It may not be fine with the bloated APIs (OpenGL and D3D) and unoptimized games on PC but on a console with low level access to the hardware, it's more than enough. The lack of 1080p games on Xbox One (I believe the only non-1080p game on PS4 is BF4) is mostly due to its middling GPU.
The consoles have two modules, with each module consisting of 4 cores an a shared 2 MiB L2 cache. The Athlon 5150 only has one module.
What? The Wii can't even output at 720p. It's max is 480p.
Power isn't that important at these prices.
It's not similar at all. It has dedicated silicon for audio processing that consists of several different processors and is completely separate from the GPU part.
You can learn more about it here: http://www.vgleaks.com/durango...
The Xbox One doesn't use the GPU for audio, it has a dedicated DSP for it in the SoC.
It's not Microsoft.
There is none AFAIK. Unless you count FPGA implementations.
Not to mention that those developers doing the refuting are all very small indie developers making small 2d games. The anonymous developer in the article sounds like a AAA developer. The situations are hardly comparable.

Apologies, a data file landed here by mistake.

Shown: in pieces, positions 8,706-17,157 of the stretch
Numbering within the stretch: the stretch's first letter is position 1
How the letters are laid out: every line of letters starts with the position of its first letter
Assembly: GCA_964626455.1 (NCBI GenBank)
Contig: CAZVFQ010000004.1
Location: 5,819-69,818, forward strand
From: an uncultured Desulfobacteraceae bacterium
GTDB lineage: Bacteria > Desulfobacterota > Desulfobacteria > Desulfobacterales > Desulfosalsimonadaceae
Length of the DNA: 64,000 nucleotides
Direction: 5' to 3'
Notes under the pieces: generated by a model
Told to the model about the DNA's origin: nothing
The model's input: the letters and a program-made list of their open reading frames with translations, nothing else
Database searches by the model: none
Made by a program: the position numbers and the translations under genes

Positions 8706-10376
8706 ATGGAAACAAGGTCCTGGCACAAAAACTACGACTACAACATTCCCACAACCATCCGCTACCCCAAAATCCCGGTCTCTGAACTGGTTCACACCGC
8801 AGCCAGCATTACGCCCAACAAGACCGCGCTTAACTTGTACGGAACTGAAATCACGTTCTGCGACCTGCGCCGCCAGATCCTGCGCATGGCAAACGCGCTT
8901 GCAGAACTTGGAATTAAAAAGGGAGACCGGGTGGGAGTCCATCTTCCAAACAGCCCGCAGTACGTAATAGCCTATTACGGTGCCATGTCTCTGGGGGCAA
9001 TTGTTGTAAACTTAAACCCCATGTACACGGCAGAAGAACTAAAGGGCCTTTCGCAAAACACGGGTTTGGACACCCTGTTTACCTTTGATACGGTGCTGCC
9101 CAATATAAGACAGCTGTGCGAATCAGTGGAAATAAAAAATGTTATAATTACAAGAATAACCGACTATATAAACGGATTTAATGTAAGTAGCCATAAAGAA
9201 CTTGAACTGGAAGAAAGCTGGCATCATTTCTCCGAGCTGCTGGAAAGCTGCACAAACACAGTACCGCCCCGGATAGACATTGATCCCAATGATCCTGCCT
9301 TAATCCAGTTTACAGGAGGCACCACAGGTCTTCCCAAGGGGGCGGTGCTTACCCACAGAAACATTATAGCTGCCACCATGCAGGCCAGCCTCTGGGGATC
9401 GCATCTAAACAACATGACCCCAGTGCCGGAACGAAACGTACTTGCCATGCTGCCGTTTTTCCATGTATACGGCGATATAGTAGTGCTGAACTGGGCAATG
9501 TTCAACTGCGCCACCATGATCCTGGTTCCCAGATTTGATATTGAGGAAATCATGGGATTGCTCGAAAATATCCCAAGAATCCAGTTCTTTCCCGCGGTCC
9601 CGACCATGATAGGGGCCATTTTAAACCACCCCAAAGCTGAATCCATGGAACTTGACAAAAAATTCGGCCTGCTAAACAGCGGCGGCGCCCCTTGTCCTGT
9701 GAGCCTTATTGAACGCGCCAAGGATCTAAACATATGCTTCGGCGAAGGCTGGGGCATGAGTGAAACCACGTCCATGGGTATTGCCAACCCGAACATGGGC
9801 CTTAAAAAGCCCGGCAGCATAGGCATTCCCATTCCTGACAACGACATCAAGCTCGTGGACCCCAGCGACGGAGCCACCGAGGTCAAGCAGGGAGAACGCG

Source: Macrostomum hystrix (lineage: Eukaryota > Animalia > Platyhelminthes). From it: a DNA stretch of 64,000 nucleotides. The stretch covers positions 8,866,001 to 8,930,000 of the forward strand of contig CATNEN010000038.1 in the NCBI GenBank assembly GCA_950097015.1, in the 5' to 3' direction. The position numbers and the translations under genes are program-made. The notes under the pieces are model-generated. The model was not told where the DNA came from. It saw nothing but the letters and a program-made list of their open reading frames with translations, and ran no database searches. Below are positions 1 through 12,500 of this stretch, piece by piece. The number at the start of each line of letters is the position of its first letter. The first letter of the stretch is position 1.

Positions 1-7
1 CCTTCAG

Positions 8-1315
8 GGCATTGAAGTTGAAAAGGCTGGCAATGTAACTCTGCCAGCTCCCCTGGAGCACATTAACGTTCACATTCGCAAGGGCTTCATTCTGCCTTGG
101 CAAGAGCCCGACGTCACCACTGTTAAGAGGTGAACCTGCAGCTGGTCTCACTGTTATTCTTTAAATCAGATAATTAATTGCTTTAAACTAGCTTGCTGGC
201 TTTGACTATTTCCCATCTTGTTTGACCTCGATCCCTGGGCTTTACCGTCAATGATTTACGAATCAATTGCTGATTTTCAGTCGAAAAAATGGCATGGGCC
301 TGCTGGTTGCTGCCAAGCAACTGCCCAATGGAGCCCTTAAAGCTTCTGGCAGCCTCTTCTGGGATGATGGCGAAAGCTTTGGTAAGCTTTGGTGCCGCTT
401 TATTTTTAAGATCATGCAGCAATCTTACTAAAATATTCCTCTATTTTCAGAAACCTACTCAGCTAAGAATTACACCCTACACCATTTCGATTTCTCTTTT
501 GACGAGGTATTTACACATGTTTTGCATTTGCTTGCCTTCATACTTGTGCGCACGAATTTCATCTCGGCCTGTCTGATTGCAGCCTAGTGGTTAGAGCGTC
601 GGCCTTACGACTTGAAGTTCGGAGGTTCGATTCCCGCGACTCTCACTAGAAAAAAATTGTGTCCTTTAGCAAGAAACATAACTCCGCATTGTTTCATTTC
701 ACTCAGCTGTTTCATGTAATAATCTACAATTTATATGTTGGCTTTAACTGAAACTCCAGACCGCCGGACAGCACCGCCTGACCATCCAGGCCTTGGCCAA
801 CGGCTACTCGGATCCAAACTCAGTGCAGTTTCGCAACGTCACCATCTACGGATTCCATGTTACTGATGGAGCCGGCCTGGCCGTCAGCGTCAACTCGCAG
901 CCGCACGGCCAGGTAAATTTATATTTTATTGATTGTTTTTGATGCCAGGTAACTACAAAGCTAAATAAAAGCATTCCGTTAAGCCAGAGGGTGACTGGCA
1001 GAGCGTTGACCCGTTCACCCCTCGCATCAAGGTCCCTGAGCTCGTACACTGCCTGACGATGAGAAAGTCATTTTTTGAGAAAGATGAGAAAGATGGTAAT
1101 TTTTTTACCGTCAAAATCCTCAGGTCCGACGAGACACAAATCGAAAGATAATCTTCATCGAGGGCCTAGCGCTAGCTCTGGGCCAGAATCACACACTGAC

Very few games benefit from more than 4GB of RAM. Most do just fine with 2GB or less.
More importantly regarding the parent's question, the second slide clearly shows that the CPU can do twice as many float operations per cycle than double operations.
pSX and ePSXe (and PCSX and many others) are PS1 emulators, not PS2.
The only working PS2 emulator I know of is PCSX2.
So, how are you going to emulate the ESRAM of the Xbox One on a standard PC? Or the high-bandwidth GDDR5 unified memory of the PS4?
I don't know if supporting Android apps is a good idea. Won't that kill any chance of having native apps?